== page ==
Important changes in the program for temporary foreign workers in Canada
Immigration, Refugees and Citizenship Canada announced important changes in the Temporary Foreign Worker Program.
The Government immediately cancelled the rule of “four years” or “4-in-4-out”, according to which foreign workers must leave Canada after 4 years of stay and not enter the country for the next 4 years. Because of this rule, the majority of foreign workers lose their right to the extension of a work permit after 4 years of work in Canada.
This rule was adopted by the previous conservative government of Stephen Harper in April 2011. However, it soon became a controversial decision, affecting not only the workers but also their families, employers and communities.
“In many ways, the rule of four years has created great uncertainty and instability for temporary workers and for employers. We got the feeling that it was an unnecessary burden for applicants and employers as well as employees of the ministry, processing such applications. We need stability for the economy and for the country,” – Immigration, Refugees and Citizenship Minister John McCallum said.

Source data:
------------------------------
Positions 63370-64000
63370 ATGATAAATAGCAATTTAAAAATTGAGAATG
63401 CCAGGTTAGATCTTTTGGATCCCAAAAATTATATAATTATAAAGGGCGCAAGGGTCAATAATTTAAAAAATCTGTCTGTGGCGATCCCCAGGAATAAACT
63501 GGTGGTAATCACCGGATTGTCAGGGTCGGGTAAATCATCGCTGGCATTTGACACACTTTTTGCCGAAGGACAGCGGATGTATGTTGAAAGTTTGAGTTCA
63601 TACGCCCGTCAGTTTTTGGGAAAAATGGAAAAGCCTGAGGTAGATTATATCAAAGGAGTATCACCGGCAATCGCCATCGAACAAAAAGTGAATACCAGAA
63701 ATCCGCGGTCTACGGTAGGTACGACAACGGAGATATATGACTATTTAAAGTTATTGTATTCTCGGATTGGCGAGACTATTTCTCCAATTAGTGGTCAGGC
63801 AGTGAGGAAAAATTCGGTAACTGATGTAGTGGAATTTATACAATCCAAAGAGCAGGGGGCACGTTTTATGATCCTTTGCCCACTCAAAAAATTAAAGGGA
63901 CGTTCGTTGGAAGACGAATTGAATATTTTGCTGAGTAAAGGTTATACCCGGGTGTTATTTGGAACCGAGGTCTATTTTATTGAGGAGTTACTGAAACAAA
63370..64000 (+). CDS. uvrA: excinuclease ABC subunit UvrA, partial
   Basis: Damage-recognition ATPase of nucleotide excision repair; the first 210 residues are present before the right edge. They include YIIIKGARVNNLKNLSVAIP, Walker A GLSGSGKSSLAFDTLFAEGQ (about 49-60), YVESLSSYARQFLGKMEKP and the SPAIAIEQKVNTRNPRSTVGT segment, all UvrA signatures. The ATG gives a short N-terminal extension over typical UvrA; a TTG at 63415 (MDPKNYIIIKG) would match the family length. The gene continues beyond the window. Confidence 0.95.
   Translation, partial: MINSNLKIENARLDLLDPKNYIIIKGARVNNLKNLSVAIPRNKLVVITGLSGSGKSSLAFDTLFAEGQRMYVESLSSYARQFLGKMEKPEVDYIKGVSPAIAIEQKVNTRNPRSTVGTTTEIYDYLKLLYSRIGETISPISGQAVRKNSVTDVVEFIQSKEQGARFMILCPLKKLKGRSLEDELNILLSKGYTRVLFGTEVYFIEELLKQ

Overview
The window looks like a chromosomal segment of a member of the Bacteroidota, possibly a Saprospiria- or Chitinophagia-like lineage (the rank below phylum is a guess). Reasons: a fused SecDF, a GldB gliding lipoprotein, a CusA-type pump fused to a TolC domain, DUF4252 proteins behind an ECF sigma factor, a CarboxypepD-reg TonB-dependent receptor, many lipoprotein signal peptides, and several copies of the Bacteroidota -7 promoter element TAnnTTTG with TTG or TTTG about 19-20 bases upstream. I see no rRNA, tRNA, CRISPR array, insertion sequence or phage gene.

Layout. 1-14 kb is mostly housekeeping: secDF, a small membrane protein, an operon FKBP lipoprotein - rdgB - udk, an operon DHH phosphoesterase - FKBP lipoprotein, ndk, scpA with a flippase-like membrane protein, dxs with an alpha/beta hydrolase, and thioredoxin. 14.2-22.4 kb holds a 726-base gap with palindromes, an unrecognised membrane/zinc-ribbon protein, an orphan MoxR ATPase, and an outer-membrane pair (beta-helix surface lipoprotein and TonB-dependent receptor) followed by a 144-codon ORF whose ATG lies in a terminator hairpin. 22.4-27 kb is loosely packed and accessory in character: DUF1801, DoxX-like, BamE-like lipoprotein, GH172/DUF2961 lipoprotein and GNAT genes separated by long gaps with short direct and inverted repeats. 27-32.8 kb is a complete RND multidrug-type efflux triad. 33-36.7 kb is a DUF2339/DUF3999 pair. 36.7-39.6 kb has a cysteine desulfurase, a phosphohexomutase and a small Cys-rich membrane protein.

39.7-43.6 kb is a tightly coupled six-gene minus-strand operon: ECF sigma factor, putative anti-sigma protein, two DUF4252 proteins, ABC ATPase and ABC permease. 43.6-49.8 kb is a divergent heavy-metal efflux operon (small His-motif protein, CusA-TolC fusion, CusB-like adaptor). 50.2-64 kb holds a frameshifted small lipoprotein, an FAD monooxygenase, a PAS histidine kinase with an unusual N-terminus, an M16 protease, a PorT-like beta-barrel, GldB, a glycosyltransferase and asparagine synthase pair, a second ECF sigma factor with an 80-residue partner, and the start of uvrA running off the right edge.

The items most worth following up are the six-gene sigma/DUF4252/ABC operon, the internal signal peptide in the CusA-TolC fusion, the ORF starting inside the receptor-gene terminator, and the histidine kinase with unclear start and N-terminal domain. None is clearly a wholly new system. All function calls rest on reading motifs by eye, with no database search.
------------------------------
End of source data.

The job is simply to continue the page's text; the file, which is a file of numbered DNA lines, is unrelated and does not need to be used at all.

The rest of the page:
The rule of “four years” doesn’t extend to all foreign workers in Canada. The exceptions were management-level employees (Skill Type “0” on the National Occupational Classification), skilled workers with specialities belonging to the Skill Level A and workers nominated for permanent residence through one of the provincial immigration programs.
In the near future, we are waiting for one more change. The Government wants to ensure Canadians with primary access to employment opportunities. Therefore, employers with low-level wages will be required to offer job vacancies at first for certain groups, presented in smaller number in the labor collective (for example, disabled persons, youth, indigenous peoples and new residents of Canada). And only after that, they can proceed with filling the posts by temporary labor immigrants.
Employers will be notified when these changes take effect.